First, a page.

The title up there has little to do with this entry, except that is shows how weird my thinking is at five thirty am after a rare whole night's sleep.
I lie in bed, and I clap my light on with my new "clapper" audio light switch, and I look around my room, and I realize that it is my "world" now. The Earth was once my world, but now my limitations have shrunk my territory. My world is a wheel chair, in one room, in an old folks institution, in a medium sized county, in a state within a country. It stops there, I do not have a pass port like my daughter, son-in-law, and grandson. Well, it IS is the grandest state in the grandest country...that's pretty big, and my wheel chair world is pretty small.
Outside I have a car that I used to drive, and the family heirlooms and my household stuff is in a storage locker nearby. What a weird world, and what weird thoughts to reflect upon.
Once my world was wider. I owned an airplane and the sky was mine, and I owned a boat which was on the Pacific Ocean, the largest of the oceans, and the wide world was mine. I once lived in a condo with a deck and a dock. I could go down to the edge of the dock and dip my fingers in the Pacific Ocean, and thereby be connected with water that had flowed the world over, touching all the continents, and through rivers to all the lands of the world. I was touching water that had been ice in Antarctica and at the North Pole. I was touching water that has been in contact with Captain Cook, Amelia Earhart, the Santa Maria, and the Titanic. I was everywhere.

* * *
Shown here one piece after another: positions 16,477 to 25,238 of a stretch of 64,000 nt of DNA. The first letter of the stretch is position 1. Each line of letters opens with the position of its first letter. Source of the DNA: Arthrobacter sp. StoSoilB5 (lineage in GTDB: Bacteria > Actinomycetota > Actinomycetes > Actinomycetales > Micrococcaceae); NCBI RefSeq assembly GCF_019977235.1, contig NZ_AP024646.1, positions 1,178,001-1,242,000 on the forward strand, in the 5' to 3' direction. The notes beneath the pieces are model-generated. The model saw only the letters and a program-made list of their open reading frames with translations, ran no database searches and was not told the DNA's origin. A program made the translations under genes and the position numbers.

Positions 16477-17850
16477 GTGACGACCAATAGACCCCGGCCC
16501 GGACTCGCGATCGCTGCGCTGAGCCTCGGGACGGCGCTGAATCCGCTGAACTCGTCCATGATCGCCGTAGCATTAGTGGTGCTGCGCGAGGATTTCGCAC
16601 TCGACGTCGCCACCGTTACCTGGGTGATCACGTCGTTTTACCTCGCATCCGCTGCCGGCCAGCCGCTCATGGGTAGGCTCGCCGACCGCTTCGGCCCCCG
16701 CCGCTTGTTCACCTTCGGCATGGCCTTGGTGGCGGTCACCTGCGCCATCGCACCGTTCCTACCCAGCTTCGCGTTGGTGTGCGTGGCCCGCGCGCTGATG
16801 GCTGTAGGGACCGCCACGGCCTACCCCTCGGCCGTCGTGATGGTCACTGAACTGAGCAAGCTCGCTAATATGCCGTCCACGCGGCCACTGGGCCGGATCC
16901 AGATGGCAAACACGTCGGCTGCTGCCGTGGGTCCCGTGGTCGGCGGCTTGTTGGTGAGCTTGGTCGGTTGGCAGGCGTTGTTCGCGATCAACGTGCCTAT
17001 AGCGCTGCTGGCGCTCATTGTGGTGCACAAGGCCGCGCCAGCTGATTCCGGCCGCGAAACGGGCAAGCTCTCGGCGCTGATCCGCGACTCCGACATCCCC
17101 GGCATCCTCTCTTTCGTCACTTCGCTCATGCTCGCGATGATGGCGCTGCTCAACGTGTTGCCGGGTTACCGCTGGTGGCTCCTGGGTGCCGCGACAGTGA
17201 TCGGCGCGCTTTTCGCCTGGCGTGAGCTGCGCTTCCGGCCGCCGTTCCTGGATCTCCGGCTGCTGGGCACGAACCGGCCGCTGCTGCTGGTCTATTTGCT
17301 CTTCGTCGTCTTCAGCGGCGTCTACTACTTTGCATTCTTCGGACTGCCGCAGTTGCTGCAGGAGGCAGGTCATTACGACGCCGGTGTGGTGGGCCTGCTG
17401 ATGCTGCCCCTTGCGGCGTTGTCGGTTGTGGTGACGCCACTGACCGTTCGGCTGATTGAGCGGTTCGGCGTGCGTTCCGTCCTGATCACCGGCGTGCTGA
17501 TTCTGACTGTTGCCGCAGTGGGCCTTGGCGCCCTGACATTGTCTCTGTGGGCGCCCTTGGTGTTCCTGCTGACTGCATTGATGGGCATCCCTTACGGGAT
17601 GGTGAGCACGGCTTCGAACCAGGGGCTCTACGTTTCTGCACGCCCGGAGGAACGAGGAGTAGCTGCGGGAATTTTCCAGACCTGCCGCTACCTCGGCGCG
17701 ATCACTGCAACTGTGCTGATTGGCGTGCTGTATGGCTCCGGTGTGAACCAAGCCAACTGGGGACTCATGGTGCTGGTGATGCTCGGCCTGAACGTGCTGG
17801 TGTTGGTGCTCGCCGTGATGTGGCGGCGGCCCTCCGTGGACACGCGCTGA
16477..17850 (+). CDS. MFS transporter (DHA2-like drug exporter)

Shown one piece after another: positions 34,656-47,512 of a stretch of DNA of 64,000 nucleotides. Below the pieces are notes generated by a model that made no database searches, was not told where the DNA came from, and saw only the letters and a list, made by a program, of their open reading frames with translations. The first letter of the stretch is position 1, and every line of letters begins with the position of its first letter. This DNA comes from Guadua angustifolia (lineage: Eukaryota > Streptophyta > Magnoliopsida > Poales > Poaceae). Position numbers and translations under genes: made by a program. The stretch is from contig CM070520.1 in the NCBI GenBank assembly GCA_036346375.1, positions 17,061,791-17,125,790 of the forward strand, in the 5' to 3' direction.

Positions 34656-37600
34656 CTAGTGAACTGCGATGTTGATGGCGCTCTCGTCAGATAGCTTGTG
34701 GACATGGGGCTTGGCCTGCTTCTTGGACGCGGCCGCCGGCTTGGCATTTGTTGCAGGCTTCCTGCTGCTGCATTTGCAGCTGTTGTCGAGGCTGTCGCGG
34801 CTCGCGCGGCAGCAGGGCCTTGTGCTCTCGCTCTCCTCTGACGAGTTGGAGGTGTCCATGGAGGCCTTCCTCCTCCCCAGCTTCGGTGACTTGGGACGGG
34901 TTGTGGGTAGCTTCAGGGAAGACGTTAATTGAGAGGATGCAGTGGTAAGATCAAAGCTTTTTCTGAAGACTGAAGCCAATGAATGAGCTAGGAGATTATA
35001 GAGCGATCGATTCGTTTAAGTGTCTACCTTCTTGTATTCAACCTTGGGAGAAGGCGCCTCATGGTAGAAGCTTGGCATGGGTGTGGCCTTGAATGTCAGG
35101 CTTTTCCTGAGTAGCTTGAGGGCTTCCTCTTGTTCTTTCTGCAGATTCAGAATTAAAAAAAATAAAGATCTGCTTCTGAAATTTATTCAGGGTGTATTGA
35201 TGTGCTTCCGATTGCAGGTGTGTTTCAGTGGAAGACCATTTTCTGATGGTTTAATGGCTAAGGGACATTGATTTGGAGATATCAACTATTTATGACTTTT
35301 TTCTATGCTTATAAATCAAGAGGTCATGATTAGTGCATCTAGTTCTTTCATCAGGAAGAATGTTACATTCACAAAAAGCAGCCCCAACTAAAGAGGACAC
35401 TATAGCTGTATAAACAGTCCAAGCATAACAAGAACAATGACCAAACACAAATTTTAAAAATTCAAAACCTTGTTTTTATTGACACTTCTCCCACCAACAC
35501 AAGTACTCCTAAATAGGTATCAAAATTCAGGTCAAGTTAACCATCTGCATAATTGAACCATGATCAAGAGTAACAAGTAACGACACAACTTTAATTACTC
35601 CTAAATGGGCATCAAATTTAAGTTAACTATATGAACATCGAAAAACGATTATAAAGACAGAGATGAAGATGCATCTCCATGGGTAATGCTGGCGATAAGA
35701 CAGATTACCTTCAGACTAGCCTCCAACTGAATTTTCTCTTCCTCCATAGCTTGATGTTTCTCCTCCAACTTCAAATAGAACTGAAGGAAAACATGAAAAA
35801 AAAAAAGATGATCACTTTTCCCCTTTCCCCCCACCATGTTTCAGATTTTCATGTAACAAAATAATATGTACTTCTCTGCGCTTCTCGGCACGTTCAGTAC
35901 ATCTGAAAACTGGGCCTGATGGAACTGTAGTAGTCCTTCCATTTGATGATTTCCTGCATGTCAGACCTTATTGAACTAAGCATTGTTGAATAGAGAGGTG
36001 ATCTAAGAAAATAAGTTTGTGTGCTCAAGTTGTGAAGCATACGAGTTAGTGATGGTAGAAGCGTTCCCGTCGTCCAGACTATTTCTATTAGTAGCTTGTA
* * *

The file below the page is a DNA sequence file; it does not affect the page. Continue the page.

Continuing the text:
Did I say this entry was weird? That doesn't tell the half of it. I was "under the weather" with a bellyache yesterday, and confined to my room for most of the day. I didn't even do a "virtual" mile or two on the stationary bike. My world was small...one room. And yet, there are folks herewhose world is smaller...they have to share a room. Their world is HALF a room.
My world once was big. When I was learning to fly, my first "cross country" flight was to San Diego and back from Los Angeles. My instructor asked me on my return if I had any trouble navigating from San Diego to Los Angeles.
"No," I said, "I kept North America under my right wing and the Pacific Ocean under my left wing until I came to a huge city, and there I was."
While boating in the fog one day I came upon a fisherman who said, "I'm lost."
"No, you're not. Go east until you come to California." My world was once larger.
By the way, navigating in the fog is an emotional experience. Your world is about a hundred feet in diameter. It is spooky. The land is gone, you are alone. And you expected a freighter or speed boat to come charging into your world at any moment. I once impressed a lady passenger who was a day sailor herself, by navigating out into that scary fog-world, and then, using my watch and a compass, bringing us right back through the mist to the harbor entrance. She was impressed, as was I.
That is enough rambling. It is morning, and it will be daylight in half an hour. My world will be expanding to take in the dining room for breakfast, and maybe even Starbucks for mid-morning coffee.